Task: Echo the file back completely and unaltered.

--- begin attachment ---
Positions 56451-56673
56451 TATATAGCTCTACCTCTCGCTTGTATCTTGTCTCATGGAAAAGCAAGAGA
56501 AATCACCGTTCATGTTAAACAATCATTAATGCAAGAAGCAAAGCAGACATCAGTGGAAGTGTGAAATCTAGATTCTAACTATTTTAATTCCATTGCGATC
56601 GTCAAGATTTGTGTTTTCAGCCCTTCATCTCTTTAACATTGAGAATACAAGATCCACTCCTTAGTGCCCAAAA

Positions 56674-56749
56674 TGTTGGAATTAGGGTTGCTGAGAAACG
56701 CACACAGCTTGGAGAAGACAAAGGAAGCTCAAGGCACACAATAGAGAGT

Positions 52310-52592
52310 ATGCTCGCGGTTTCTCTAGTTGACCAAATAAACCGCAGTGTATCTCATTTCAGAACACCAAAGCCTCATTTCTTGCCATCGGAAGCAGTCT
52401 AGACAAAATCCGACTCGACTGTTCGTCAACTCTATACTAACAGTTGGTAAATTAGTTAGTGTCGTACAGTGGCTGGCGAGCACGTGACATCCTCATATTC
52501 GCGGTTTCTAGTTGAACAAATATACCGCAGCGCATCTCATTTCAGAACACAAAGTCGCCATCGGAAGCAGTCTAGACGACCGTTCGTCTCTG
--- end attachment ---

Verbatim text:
Positions 56451-56673
56451 TATATAGCTCTACCTCTCGCTTGTATCTTGTCTCATGGAAAAGCAAGAGA
56501 AATCACCGTTCATGTTAAACAATCATTAATGCAAGAAGCAAAGCAGACATCAGTGGAAGTGTGAAATCTAGATTCTAACTATTTTAATTCCATTGCGATC
56601 GTCAAGATTTGTGTTTTCAGCCCTTCATCTCTTTAACATTGAGAATACAAGATCCACTCCTTAGTGCCCAAAA

Positions 56674-56749
56674 TGTTGGAATTAGGGTTGCTGAGAAACG
56701 CACACAGCTTGGAGAAGACAAAGGAAGCTCAAGGCACACAATAGAGAGT

Positions 52310-52592
52310 ATGCTCGCGGTTTCTCTAGTTGACCAAATAAACCGCAGTGTATCTCATTTCAGAACACCAAAGCCTCATTTCTTGCCATCGGAAGCAGTCT
52401 AGACAAAATCCGACTCGACTGTTCGTCAACTCTATACTAACAGTTGGTAAATTAGTTAGTGTCGTACAGTGGCTGGCGAGCACGTGACATCCTCATATTC
52501 GCGGTTTCTAGTTGAACAAATATACCGCAGCGCATCTCATTTCAGAACACAAAGTCGCCATCGGAAGCAGTCTAGACGACCGTTCGTCTCTG